SAS Institute: Great for a ReasonBy Kim S. Nash Print
Dossier: Its tools may be complex, the world's biggest privately held software company has extended its corporate culture to include its customers. Is citizenship a privilege or a restriction?
The world's biggest privately held software company, SAS Institute is almost a way of life. That's true for SAS employees, who get free health care, recreation facilities, subsidized daycare and time off for their kids' soccer games. But the sense of community also extends to SAS customers.
It can take years to master SAS tools because the software is complicated and does sophisticated statistical analysis. People who can do it are proud. Local and regional user groups are strong, members are opinionated. "It's a network. We're tied together," says Alice Pressman, a health research analyst at Kaiser Permanente in Oakland, Calif.
SAS Institute's core products, such as SAS/STAT and Base SAS, are for heavy duty statistics work. Pharmaceutical and financial services firms are mainstay customerscompanies where the slicing, dicing and crunching of numbers is core to the business.
SAS brags about a 98% customer retention rate, but look closely. SAS doesn't sell product licenses like most software companies. It sells software by annual subscription. Fail to renew and a time bomb paralyzes the toolsand any applications built atop them.
Fingerhut Companies, a large SAS user, has gotten bombed. "We've designated one of our SAS programmers to be the contact with our SAS rep to stay on top of that, but we get caught," says Randy Erdahl, director of business intelligence. A phone call to SAS with a promise of payment gets it resolved, he says.
Another side effect: When you own a product license, you can choose when to upgrade to new versions. With subscriptions, users are on SAS's timetable.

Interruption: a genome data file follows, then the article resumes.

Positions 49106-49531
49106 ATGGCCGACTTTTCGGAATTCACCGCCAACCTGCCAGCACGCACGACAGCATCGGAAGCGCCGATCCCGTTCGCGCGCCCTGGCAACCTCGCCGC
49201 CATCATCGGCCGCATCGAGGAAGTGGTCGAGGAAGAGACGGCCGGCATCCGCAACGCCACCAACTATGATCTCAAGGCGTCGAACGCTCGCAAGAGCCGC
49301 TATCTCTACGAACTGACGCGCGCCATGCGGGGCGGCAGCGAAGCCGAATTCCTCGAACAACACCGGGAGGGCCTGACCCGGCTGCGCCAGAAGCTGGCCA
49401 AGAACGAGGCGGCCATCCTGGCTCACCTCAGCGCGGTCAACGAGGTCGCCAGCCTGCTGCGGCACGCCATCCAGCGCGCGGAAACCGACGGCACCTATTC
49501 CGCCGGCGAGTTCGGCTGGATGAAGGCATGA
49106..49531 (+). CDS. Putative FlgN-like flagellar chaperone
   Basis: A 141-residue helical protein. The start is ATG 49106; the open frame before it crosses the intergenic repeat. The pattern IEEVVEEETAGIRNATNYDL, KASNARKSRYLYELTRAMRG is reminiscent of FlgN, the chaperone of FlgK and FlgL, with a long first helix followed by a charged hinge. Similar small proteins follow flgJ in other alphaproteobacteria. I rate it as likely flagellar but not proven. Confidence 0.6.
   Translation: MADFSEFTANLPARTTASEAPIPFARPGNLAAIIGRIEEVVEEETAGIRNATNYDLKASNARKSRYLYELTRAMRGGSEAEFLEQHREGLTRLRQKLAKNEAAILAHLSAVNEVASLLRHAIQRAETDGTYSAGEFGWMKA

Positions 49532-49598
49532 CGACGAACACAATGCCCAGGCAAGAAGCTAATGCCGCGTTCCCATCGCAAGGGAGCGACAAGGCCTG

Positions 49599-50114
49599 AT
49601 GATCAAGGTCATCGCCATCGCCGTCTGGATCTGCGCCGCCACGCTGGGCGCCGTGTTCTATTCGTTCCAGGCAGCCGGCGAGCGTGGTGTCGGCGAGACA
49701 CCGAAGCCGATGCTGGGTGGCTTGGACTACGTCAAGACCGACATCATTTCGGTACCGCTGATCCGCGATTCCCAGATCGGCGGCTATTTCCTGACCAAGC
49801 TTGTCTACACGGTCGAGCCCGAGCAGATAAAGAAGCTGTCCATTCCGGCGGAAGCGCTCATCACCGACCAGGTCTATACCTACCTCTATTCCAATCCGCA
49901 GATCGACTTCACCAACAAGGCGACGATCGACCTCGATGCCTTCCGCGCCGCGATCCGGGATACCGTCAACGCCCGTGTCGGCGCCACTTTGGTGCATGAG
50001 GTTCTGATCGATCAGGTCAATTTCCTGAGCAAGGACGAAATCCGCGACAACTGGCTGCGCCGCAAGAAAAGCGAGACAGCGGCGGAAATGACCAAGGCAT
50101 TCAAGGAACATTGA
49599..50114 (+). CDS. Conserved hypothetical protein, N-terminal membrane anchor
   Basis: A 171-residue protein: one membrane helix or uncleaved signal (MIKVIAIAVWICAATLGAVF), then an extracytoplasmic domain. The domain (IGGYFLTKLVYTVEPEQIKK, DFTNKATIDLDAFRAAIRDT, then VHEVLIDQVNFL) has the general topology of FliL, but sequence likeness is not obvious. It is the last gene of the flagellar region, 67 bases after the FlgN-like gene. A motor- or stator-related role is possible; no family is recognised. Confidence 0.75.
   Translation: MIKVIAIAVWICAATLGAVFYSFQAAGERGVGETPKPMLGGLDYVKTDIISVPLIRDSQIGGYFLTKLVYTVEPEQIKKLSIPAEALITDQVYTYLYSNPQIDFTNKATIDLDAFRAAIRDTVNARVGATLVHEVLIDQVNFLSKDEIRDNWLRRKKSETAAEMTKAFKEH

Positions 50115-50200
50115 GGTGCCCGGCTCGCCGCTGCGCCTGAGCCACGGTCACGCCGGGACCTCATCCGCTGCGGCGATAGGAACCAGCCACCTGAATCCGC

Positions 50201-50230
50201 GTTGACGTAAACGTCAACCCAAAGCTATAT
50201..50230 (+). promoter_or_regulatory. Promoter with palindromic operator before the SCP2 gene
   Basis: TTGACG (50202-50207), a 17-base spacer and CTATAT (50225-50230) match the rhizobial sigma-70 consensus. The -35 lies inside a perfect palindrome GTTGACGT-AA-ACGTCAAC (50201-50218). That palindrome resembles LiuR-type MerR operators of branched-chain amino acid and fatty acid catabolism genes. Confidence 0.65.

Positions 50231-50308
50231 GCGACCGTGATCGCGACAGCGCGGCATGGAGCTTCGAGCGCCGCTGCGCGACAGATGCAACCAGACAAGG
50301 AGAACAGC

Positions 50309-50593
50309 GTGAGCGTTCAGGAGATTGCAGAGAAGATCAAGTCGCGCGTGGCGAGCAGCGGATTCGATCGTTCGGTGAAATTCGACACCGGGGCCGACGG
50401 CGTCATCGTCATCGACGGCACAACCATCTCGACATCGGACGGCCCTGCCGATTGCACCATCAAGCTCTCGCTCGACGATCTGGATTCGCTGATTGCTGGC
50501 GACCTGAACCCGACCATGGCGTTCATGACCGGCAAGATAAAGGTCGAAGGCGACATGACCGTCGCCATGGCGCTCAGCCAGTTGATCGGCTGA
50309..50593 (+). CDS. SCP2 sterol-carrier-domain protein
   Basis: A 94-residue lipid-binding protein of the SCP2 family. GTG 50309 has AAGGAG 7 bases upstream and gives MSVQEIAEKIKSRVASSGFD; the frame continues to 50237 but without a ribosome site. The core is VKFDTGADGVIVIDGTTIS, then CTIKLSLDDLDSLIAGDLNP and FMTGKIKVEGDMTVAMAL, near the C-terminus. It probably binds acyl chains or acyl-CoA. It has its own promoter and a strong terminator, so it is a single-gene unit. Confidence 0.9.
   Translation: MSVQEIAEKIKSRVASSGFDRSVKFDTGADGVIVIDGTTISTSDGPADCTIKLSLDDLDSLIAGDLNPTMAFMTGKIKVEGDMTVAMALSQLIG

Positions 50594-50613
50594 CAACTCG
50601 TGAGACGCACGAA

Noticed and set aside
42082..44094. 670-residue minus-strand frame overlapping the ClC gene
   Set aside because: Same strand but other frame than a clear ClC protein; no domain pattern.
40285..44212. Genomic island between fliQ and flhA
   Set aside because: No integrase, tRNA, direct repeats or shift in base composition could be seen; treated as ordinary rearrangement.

Customers have long griped about the subscription system, but SAS hasn't budged. The $1 billion vendor says it hasn't needed to, claiming 25 straight years of sales growth. Its nearest competitors are half its size.
Plus, customers say, few tools can match SAS capabilities.
"They bring technical expertise and help you install the product. They help you from A to Z," says Bill Lepler, vice president of enterprise CRM at The Limited. The Limited's headquarters office spends $200,000 per year with SAS. Several other divisions also use SAS tools. "It's become the gold standard for analytical work," Lepler says.
100 SAS Campus Drive, Cary, NC 27513 / (919) 677-8000
Started the company in 1976 after writing a statistical analysis program while a graduate student at North Carolina State University. Runs the company like a community, with on-site health care, day care, education, even a farmer's market. Hosted President Bush's economic team in January.
Executive Vice President, Cofounder
Oversees SAS's Macintosh products and educational software. Also went to N.C. State.
Chief Technology Officer
Joined in 1984 in R&D, now directs the 1,100-member group. He's another N.C. State alum.
Chief Marketing Officer
Before overseeing marketing, was product strategy director.
Fifty products, including Base SAS for analysis and presentation, SAS/STAT for eight kinds of statistical analysis, SAS Information Delivery Portal, SAS Warehouse Administrator and many data cleansing, management and reporting packages.
Director, Business Intelligence
Project: The catalog giant has used SAS tools for more than 15 years. Current work involves using SAS macros to help refine direct-mail catalog campaigns.
Fireman's Fund Insurance Co.
Business Systems Manager
Project: The $4 billion insurer has built several analytical applications with SAS programming tools, including loss-monitoring and sales-performance systems.
Hartford-Area SAS User Group
Steering Committee Member
Project: A SAS user for 21 years at financial and pharmaceutical companies; now at Citigroup, training credit analysts in SAS.
Project: The clothing retailer's Victoria's Secret division uses SAS to analyze sales data from catalogs, stores and the Web site.
Senior SAS Programmer
Project: The $32 billion drug company uses SAS for statistical analysis of clinical trials data, and to create reports for the U.S. Food and Drug Administration approval process.
Project: The $16 billion Minneapolis bank uses SAS tools to scrub data and analyze customers' credit and financial histories.
The executives listed here are all users of SAS's business intelligence software. Their willingness to talk has been confirmed by Baseline.
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